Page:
Original Woodstock co-founder Michael Lang said that Woodstock 50 would be able to progress now that its court order against former financial partner Dentsu Aegis Network has been settled, and sure enough, the festival announced today that they've found a new investor to replace Dentsu, who pulled out in late April. Pitchfork reports that American investment bank Oppenheimer & Co will now help finance the festival.

"We are thrilled to be onboard for this incredible weekend of music and social engagement," John Tonelli, head of Debt Capital Markets & Syndication at Oppenheimer, said in a press release. "We believe in Woodstock as an important American cultural icon and look forward to its regeneration in the green fields of Watkins Glen this August with all of the artists on the remarkable lineup."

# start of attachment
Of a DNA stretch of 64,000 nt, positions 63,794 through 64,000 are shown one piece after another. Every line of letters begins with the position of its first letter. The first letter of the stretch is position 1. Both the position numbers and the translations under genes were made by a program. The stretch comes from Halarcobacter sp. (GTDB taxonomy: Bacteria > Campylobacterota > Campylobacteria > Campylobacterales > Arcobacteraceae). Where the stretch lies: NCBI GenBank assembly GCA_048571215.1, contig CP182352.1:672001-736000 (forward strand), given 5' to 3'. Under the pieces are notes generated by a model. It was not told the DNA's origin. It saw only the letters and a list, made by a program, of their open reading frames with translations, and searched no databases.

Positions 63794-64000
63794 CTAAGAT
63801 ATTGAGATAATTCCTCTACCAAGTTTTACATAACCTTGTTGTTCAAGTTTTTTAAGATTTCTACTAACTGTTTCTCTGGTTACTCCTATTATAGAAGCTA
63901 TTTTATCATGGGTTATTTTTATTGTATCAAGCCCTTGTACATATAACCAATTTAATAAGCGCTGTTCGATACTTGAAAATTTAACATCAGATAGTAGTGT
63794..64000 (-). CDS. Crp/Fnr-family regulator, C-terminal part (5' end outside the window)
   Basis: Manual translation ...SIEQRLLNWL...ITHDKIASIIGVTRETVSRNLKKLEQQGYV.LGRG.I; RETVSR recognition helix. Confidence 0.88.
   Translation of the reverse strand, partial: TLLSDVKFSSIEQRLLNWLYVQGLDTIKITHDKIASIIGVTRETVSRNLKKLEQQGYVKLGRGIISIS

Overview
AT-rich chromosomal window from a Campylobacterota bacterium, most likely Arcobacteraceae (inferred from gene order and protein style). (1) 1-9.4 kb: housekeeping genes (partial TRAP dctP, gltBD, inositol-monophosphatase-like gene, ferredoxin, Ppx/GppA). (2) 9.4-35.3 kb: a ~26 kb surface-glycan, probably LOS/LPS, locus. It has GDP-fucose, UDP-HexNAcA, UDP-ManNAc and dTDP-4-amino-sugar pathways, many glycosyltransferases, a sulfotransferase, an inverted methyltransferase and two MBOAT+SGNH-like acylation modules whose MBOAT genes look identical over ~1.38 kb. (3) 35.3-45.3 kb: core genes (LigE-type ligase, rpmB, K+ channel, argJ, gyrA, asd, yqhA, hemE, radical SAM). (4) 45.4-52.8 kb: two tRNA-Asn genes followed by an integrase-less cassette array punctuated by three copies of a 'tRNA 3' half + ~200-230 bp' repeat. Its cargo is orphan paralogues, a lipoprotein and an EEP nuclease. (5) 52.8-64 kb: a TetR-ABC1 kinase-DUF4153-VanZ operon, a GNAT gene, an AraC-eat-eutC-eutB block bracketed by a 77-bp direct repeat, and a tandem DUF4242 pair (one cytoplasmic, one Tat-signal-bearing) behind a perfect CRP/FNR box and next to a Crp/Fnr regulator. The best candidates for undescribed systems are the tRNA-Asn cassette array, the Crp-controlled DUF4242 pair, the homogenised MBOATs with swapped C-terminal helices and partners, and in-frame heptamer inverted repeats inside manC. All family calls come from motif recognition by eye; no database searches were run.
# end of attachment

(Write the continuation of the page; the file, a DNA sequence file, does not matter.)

Woodstock 50 has yet to announce a replacement for former producers Superfly, and they are also waiting on the finalization of permits. Lang and his Woodstock partner Greg Peck discussed this and more, including when we might expect to see tickets go on sale, in a radio interview yesterday